The Rankings Game

Managing Business School Reputation

Kevin Corley, D. Gioia

Research output: Contribution to journalArticle

62 Citations (Scopus)

Abstract

The environment of business education now resembles aspects of the competitive environment facing for-profit industries. A major contributor to the character of this environment in the USA are the published rankings of business school programs, which have risen in prominence over the last decade. We conducted interviews with top management team members from the top 50 business schools in the USA to assess the effects of business school rankings on the conduct of business education. These informants characterized the rankings process predominantly as a game where the players face a field that is not always level and where the rules are not only ill-specified but also subtly changing. Our examination of how business schools play ‘the rankings game’ revealed a structuration-like pattern whereby projected images by business schools and subsequent responses to those images both enabled and constrained further action by the schools as well as the magazines responsible for the rankings. This pattern has implications not only for gaining insights into the management of reputation in academia, but also for conceptualizing relationships among image and substance in a world increasingly dominated by media.

Original languageEnglish (US)
Pages (from-to)319-333
Number of pages15
JournalCorporate Reputation Review
Volume3
Issue number4
DOIs
StatePublished - Oct 1 2000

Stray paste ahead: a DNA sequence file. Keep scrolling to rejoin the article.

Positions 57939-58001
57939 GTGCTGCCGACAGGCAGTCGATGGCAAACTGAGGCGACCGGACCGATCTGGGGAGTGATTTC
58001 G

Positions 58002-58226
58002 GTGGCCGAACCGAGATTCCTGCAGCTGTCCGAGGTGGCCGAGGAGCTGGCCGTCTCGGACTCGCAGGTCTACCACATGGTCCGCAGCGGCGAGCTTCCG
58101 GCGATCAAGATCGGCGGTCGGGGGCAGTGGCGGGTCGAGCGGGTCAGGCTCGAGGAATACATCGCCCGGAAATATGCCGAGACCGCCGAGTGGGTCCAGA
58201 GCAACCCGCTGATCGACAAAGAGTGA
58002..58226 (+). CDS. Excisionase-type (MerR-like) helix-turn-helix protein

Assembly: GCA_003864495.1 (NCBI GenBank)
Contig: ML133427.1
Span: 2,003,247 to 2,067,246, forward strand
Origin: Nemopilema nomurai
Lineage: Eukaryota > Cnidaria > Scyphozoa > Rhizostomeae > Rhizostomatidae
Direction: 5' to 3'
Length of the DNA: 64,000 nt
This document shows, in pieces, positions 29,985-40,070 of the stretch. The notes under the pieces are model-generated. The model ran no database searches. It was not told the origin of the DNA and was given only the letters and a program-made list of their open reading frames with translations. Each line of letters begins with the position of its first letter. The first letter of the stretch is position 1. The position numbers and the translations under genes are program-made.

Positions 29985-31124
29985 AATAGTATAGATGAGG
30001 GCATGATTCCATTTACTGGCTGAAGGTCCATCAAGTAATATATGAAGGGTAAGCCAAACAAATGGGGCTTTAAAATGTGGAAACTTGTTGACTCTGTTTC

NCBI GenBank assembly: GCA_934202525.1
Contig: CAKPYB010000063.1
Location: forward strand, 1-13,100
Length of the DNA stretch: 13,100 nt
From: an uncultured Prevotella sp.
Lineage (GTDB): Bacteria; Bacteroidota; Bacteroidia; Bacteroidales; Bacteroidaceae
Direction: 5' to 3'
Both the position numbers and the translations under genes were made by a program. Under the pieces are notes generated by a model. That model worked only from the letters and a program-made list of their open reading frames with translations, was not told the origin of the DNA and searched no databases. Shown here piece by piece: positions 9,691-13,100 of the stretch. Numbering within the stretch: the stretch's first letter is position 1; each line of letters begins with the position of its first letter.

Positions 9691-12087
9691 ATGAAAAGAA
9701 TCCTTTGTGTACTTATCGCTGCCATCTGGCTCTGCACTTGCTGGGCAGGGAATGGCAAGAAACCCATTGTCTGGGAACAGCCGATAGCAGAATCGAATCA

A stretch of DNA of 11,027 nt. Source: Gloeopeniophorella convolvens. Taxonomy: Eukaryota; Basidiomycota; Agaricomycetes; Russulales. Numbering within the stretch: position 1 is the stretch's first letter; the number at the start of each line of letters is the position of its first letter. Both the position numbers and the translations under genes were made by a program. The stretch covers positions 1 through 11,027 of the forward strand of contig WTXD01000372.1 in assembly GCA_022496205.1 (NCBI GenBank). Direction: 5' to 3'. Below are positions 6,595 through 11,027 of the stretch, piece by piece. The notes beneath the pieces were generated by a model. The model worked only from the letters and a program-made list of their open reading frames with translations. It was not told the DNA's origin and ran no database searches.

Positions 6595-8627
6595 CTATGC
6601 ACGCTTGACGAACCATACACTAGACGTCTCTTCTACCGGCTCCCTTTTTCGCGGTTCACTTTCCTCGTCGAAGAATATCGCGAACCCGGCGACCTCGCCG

Externally publishedYes

Fingerprint

Business schools
Ranking
Business education
Industry
Competitive environment
Top management teams
Structuration

Keywords

  • advertising
  • brand
  • communications
  • corporate branding
  • e-communication
  • identity
  • image
  • intangibles
  • philanthropy
  • positioning
  • reputation
  • stakeholder

ASJC Scopus subject areas

  • Business and International Management
  • Strategy and Management

Cite this

The Rankings Game : Managing Business School Reputation. / Corley, Kevin; Gioia, D.

In: Corporate Reputation Review, Vol. 3, No. 4, 01.10.2000, p. 319-333.

Research output: Contribution to journalArticle

@article{ed6e9710ffcb4cd6865056a3aef651d0,
title = "The Rankings Game: Managing Business School Reputation",
abstract = "The environment of business education now resembles aspects of the competitive environment facing for-profit industries. A major contributor to the character of this environment in the USA are the published rankings of business school programs, which have risen in prominence over the last decade. We conducted interviews with top management team members from the top 50 business schools in the USA to assess the effects of business school rankings on the conduct of business education. These informants characterized the rankings process predominantly as a game where the players face a field that is not always level and where the rules are not only ill-specified but also subtly changing. Our examination of how business schools play ‘the rankings game’ revealed a structuration-like pattern whereby projected images by business schools and subsequent responses to those images both enabled and constrained further action by the schools as well as the magazines responsible for the rankings. This pattern has implications not only for gaining insights into the management of reputation in academia, but also for conceptualizing relationships among image and substance in a world increasingly dominated by media.",